'Vote for me' (13 months from now!)The saying goes in Chicago, "Vote early, vote often." Councilman Jerry Thorne, who launched his bid for Pleasanton mayor in the November 2012 election with a fundraising breakfast yesterday at the Alameda County Fairgrounds, may have borrowed a bit of encouragement from that message by at least starting his campaign early, long before any votes will be cast. Councilwoman Cheryl Cook-Kallio has also thrown her hat in the ring, although she vows not to start her campaign until next February. Most recently, city Planning Commissioner Jennifer Pearce has announced that she plans to seek a seat on the City Council next November. All of them have filed forms 501, stating that they intend to run for office. Form 501 is an official Statement of Intention obtained from the city clerk's office and lets voters know that a candidate can accept campaign contributions.
We think it's a bit too early to be on the fundraising/campaign trail for a municipal election scheduled for Nov. 6, 2012, which is 13 months away. Sure, with Mayor Jennifer Hosterman and council members Cindy McGovern and Matt Sullivan termed out next year, this promises to the granddaddy of recent city elections in Pleasanton. At stake are the three seats that could determine majority rule on the City Council, an issue stirring election prognosticators who see the balance of power possibly tipping significantly. The 2012 election campaigns also will come either during or right after the state Court of Appeal has ruled on whether a 51-home development can be built in the southeast hills, a controversial project called Oak Grove. What the next steps are in this development process will likely be decided by the new council.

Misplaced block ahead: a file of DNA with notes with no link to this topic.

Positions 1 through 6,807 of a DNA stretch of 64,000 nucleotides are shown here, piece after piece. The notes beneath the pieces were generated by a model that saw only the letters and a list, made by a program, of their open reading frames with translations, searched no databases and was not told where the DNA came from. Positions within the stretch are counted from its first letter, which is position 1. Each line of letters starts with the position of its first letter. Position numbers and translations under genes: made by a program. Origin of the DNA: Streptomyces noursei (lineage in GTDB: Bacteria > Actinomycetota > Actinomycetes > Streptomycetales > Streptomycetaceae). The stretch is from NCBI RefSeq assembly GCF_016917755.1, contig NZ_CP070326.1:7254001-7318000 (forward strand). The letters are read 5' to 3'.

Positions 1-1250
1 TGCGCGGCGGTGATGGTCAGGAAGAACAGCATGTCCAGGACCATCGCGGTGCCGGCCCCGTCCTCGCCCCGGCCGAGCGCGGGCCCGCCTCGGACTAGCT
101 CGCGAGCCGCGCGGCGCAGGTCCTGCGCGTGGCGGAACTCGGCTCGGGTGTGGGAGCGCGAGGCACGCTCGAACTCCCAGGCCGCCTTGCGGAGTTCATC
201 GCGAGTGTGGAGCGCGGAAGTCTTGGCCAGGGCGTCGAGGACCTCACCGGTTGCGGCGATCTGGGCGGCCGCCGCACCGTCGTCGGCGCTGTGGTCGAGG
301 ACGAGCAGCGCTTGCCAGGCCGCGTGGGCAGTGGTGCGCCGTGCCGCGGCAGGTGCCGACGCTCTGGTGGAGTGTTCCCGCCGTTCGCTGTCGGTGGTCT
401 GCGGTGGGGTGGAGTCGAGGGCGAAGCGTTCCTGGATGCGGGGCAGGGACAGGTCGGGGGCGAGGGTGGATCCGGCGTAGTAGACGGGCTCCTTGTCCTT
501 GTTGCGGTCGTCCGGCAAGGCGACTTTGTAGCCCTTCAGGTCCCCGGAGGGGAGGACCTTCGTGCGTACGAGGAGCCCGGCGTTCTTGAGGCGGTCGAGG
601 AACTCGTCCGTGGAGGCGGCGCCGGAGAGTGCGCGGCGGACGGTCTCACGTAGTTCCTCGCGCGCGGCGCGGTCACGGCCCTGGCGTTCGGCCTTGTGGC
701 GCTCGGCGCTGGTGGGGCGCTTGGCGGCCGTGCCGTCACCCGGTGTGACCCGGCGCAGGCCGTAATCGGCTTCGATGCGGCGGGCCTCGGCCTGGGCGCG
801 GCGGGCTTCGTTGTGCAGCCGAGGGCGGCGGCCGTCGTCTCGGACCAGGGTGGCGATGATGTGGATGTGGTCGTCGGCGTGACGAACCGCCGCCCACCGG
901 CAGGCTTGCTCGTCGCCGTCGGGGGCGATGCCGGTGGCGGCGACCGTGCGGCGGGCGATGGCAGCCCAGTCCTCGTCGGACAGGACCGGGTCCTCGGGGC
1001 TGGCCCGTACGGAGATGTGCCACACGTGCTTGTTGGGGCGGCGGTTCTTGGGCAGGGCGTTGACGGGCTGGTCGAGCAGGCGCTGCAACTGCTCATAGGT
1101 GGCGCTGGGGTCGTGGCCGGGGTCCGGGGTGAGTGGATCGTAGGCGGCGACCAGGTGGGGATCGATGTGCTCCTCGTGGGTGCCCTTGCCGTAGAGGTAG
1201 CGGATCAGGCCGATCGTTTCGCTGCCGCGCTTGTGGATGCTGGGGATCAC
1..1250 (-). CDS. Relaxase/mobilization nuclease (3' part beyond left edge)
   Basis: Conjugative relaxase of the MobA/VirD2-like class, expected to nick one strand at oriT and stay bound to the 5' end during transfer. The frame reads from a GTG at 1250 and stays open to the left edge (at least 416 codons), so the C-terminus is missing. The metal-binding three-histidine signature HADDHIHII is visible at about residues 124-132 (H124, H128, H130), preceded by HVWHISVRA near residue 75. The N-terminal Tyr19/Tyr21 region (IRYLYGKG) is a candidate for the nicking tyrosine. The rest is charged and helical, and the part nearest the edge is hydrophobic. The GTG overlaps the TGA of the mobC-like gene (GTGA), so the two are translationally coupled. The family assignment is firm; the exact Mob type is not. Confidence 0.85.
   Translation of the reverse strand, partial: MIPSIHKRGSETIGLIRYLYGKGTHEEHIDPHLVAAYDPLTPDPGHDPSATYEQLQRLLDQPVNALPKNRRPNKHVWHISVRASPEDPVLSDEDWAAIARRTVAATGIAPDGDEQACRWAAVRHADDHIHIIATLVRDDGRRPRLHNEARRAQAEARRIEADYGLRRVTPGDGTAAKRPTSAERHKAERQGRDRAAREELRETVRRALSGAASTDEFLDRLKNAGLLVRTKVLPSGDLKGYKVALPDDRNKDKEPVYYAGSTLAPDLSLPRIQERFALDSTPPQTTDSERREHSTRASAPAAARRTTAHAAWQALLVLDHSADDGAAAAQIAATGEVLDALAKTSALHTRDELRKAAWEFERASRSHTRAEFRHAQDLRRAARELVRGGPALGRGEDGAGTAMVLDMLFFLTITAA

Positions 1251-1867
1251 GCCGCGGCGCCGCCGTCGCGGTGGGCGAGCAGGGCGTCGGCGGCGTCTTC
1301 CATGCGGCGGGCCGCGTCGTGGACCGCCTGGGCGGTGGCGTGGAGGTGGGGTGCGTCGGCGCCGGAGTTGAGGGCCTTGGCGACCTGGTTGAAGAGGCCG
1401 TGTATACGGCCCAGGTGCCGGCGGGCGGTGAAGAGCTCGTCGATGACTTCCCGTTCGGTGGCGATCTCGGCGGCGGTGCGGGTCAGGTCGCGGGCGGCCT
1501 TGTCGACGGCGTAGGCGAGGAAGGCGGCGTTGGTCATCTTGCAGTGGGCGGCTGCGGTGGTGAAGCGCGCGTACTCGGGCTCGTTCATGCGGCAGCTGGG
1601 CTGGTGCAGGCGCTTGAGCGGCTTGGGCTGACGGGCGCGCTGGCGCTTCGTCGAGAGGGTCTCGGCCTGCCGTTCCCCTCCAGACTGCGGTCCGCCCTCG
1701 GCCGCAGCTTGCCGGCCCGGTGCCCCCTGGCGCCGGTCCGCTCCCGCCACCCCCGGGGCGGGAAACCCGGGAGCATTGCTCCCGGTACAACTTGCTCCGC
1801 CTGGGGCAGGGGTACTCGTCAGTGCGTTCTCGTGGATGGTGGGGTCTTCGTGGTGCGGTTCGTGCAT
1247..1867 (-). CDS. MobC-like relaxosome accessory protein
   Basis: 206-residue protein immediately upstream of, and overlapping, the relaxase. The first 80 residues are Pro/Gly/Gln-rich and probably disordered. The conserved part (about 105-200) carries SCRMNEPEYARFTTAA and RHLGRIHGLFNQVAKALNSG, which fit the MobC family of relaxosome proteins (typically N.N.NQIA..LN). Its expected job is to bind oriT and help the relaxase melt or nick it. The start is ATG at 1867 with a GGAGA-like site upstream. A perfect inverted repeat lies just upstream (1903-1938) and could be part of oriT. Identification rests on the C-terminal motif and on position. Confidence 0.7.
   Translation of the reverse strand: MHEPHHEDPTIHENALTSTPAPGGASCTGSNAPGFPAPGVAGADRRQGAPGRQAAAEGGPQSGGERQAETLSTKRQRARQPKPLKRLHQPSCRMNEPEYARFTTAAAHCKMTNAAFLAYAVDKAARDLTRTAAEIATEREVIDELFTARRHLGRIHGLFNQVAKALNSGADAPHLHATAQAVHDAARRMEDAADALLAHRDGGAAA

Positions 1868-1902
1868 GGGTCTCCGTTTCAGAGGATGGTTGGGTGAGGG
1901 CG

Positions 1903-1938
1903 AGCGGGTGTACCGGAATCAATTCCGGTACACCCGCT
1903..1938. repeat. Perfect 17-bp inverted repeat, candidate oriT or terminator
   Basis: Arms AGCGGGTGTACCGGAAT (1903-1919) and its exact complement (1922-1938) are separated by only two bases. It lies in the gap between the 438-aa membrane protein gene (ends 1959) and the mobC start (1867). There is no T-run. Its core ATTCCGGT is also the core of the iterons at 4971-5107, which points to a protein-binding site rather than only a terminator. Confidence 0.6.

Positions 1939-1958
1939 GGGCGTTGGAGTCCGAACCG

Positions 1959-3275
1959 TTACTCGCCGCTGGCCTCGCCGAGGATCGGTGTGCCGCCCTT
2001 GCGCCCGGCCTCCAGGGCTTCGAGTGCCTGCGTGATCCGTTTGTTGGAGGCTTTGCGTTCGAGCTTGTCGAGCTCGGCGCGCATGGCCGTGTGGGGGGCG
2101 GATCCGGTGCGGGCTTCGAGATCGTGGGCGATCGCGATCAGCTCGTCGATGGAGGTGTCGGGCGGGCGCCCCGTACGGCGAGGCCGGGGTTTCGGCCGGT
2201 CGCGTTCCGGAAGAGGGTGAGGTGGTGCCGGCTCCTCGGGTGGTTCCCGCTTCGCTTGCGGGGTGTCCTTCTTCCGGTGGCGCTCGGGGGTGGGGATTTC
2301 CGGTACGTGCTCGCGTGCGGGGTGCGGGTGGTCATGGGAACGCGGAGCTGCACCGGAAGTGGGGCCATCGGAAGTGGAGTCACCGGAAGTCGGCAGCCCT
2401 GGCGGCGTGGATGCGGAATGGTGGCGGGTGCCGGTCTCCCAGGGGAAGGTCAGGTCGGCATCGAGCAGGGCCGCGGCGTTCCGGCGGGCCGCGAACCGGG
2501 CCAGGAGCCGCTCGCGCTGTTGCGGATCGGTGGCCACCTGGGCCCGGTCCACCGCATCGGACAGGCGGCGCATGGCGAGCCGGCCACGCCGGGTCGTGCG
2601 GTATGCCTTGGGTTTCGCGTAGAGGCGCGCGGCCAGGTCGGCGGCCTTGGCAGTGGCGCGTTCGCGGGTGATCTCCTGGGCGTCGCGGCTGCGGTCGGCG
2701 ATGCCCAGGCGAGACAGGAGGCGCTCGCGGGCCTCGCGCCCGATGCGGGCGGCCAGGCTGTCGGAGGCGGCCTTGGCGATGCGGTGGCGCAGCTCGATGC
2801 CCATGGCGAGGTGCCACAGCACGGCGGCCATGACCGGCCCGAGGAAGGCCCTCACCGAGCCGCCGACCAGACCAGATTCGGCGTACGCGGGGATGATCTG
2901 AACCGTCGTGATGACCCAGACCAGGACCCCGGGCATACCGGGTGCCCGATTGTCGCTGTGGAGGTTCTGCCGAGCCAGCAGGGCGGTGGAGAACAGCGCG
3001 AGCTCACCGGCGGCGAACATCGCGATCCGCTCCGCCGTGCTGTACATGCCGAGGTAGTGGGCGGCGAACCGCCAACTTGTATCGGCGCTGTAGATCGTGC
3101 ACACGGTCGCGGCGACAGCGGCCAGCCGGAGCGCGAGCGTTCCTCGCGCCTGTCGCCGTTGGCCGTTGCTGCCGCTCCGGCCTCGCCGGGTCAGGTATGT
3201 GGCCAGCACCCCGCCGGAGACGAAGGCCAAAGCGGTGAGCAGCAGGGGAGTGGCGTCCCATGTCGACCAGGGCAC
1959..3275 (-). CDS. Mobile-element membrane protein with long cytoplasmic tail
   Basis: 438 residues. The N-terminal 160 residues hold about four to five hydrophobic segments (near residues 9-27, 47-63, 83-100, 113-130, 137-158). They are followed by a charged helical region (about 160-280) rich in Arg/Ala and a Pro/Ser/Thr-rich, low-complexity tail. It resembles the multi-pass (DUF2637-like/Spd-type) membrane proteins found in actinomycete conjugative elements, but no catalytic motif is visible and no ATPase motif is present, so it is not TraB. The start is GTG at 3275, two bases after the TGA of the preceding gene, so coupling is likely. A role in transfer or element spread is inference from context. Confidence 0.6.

Still, no one can even "pull" papers to file as official candidates until next July 16, with the final date for filing a month later. Once papers are pulled, candidates must obtain 20 signatures from voters registered in Pleasanton and pay a $25 filing fee. That's when candidates historically hit the campaign trails, walking the precincts, stating their views in public forums and, during the last 45 days before the election, persuading their supporters to post yard signs for the candidate they favor.
Of course, the 13-month jump into electioneering isn't unique this year. President Obama is campaigning across the country. Republican hopefuls for his job appear regularly on TV debates. Here at home, congressional and legislative candidates are already campaigning. But all of these candidates are facing a California primary on June 5 where they must win their party's support before campaigning for the Nov. 6 General Election. At risk for the mayoral and City Council candidates is overexposure at a time when most of us will be focusing on state and federal campaigns. Even these are starting to move into the old news category.